Some would explain the Arab failure by the difficulty in agreeing on a uniform stance and inadequate inter-Arab coordination, apparently in light of the Arab spring, which deflected the attention of the Arab nations towards what they regarded as more urgent issues. In addition, Israel’s success may be attributed to an improved diplomatic campaign and better coordination with the United States and European Union member nations. The latter focused on the negative contribution that would be made by a resolution singling out Israel, given the effort to build an atmosphere of trust on the eve of the IAEA Forum Conference and the efforts to convene the 2012 conference. In this context, the EU was able to point to the success of the seminar it held this past July in Brussels. Thus unlike in 2010, once the Arab nations understood that they had no chance to win a vote, they decided to withdraw the resolution, thereby sparing themselves a second straight loss. They explained their decision not to bring the resolution to a vote as a goodwill gesture in the context of the IAEA Conference and the related events.

Despite the achievements of these two years, it is too early to evaluate whether this is indeed the start of a trend based on the recognition that singling Israel out for vilification on the nuclear question contributes nothing to establishment of a WMD-free zone in the Middle East. Egypt and its Arab partners will likely not miss future opportunities to denounce Israel on the nuclear issue. The reason for Israel’s success this year should be seen as the success of the US and EU to convince the undecided of the damage to their efforts to convene the forthcoming conferences. The ability to recreate this success next year (assuming that the Arab nations launch a similar effort) will depend to a decisive extent on the ability of the US and EU to point to successes at the planned conferences.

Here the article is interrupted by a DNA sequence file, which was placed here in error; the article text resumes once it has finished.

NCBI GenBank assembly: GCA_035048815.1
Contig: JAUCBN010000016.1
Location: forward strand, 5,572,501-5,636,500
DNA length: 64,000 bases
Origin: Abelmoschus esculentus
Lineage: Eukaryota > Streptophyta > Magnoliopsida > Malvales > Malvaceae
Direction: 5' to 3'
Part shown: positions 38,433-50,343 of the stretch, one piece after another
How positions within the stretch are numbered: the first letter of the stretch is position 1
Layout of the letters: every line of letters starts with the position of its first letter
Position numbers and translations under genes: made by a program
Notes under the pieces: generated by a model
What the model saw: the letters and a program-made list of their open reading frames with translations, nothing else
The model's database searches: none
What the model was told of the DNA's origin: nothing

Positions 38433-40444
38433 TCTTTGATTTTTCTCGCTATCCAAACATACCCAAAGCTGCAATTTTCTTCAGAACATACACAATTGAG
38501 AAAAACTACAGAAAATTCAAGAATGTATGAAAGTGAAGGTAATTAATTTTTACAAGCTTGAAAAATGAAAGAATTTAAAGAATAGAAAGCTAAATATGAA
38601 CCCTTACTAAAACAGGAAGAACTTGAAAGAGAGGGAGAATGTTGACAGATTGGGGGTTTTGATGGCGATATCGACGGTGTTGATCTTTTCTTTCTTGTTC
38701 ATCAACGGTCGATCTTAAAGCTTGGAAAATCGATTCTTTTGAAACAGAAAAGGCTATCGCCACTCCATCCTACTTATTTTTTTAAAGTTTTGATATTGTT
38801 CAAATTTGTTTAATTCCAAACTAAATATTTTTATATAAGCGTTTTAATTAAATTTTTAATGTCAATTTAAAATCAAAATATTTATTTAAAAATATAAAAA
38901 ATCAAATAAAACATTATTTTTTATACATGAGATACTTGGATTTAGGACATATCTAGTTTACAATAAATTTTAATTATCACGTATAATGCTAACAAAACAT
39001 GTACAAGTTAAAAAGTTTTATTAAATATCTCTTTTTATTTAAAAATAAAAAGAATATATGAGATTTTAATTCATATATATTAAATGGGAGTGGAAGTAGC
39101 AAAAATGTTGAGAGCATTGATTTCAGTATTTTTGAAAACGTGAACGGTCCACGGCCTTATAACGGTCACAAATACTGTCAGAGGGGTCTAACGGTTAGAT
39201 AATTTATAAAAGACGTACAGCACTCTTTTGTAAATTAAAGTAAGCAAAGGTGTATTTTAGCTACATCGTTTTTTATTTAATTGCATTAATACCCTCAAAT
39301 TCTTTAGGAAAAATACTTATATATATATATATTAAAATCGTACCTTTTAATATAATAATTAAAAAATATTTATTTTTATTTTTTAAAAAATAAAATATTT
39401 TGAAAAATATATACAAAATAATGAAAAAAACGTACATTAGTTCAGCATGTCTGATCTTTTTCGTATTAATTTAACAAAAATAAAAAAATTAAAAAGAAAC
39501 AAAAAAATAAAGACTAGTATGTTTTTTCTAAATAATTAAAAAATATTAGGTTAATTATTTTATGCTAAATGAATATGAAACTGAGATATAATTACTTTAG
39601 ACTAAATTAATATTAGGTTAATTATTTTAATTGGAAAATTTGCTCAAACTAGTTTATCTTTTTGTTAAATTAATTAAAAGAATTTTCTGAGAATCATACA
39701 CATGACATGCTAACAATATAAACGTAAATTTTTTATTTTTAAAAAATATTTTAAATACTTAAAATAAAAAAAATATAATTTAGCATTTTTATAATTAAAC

The IAEA Forum is scheduled to discuss experience gained from nuclear weapons-free zones around the world and examine the relevance of this experience to the efforts to establish a WMD-free zone in the Middle East. In a certain sense, this heralds an IAEA success: in past years, the IAEA tried very hard to hold a discussion of such topics but failed.